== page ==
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Roland Johnson

Roland Johnson

Photo by Paul Niehaus IV

Roland Johnson, one of St. Louis’ reigning soul men, pours it on heavily with his latest album, “Set Your Mind Free.”

He’s “staying in that soulful vibe,” taking cues from artists such as Wilson Pickett, Sam & Dave, Bobby McClure and Otis Redding.

“That’s where I’m at,” he says. “There’s a lot of retro sounds on this.”

The album continues Johnson’s foray into original music after having built a career performing songs by Little Milton, Otis Redding, Sam Cooke, Tyrone Davis, the Temptations and James Brown. It’s the direction he took beginning with “Imagine This” (2016).

“I’m opening my mind to whatever, willing to accept anything,” he says, adding that the songs can hold different meanings for different listeners.

Album cover

"Set Your Mind Free" by Roland Johnson

With “Set Your Mind Free,” Johnson attempts to raise the bar, including with his collaborations. He works with St. Louis singer Emily Wallace on “You Know You’re Mine” and “Still Here.” He considers them the Marvin Gaye and Tammie Terrell-like songs of the project.

Wallace says she was grateful to be a part of it. “He would sing different melodies every take,” she says. “They were all magical.”

Johnson says Wallace was perceptive and grasped the feeling of the music. “She just felt me, felt the story we tried to convey, and we fell into sync. I loved her. She’s powerful. She’s a Patti LaBelle.”

The song “Now You’re Gone” is about his wife, Anita Berner Johnson, who died in 2018. “The song was so touching in a lot of ways,” Johnson says. “It means a lot in terms of the way she lived. She passed, and I’m feeling all of that emotion. She was amazing.”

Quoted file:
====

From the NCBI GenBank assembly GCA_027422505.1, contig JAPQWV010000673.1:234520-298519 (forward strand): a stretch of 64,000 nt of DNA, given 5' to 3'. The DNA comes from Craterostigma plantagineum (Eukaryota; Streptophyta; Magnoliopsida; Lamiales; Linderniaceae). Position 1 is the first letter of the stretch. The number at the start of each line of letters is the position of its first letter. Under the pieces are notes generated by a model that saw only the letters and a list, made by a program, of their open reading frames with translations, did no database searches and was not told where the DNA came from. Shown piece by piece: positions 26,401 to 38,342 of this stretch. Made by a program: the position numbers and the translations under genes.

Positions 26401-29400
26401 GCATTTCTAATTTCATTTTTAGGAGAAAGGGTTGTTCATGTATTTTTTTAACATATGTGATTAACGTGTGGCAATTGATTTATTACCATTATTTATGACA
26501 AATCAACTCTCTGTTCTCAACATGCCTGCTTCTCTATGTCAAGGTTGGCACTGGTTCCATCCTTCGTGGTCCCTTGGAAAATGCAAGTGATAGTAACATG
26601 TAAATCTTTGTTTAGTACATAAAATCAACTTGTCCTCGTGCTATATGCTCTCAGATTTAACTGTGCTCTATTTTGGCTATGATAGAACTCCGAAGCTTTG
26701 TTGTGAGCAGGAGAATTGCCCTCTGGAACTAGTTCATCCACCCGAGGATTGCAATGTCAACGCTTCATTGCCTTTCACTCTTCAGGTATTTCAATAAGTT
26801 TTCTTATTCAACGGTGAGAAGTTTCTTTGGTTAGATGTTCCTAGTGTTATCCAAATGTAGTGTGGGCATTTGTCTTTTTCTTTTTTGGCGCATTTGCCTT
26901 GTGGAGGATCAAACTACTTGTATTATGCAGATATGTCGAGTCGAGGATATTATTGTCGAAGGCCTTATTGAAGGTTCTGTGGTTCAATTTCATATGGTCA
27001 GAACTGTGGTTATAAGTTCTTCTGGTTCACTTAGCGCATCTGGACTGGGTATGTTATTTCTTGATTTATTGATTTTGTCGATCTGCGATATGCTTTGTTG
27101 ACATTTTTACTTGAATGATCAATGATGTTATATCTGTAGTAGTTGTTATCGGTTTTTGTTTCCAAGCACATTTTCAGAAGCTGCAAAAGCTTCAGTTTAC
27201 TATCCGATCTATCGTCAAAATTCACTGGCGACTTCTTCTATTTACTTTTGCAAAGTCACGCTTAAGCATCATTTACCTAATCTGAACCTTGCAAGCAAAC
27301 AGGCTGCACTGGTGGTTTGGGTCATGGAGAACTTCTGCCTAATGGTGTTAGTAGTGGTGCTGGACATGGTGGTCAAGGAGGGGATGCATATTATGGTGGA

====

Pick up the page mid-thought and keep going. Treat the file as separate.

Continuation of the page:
The song, written by Gene Jackson of St. Louis, was recorded in a single take.

“He came up with me, and he has learned a lot, and I’ve learned a lot from him, though he’s younger than me,” Johnson says of Jackson. “And any time you know what you’re doing, the concept will come together.”

The album is stuffed with guest spots by St. Louis musicians who were eager to contribute. Sessions at Blue Lotus Studio, Johnson’s recording home, resulted in 20 songs; 10 made the final cut.

“If the title and words don’t match, I don’t feel it,” Johnson says of the selection process.

Kevin O’Connor, who produced the album with Johnson and Blue Lotus owner Paul Niehaus IV, says the songs that were selected show musical diversity — “from strong ballads to dance tracks to rock steady.”

“He’s not just playing the blues; he’s not just playing soul,” O’Connor says. “When we were listening to all of these tracks in the studio, we were thinking not one of them is a throwaway, and the songs don’t repeat themselves.”

Now that “Set Your Mind Free” is out (on CD and as limited-edition vinyl; a digital release is forthcoming), Johnson hopes the public receives it well and recognizes the work that went into it.

“I’m not going to say I hope they accept it because I know they will,” says Johnson, who has opened for artists including Albert King, Fontella Bass, Oliver Sain and Roger Troutman. “This is my life, and I have to express it and let it be.”

Producers hope the album will get Johnson booked at festivals next year — and that he can be another Lee Fields or Charles Bradley.

“Musically, the record really is a throwback sound,” Niehaus says. “We’re making the music we love from back in the day, like Motown or Oliver Sain, elements of the older records, but we do our own versions of it. It’s not avant-garde. It’s traditional and straightforward.

“We’re still only at the tip of the iceberg and making the most of the opportunity.”

Says Johnson: “They’re trying to make me an icon. I’m going with it.

What Blues Off Grand with Blue Lotus Revue featuring Roland Johnson, Ms. Hy-C, Bob Kamoske and Gene Jackson, Big Mike Aguirre and the Blu City All Stars, Renee Smith, Lil Dylan Blues Band, Alonzo Townsend • When 6 p.m. Saturday • Where The Grandel, 3610 Grandel Square • How much $40-$50 • More info 314-534-1111;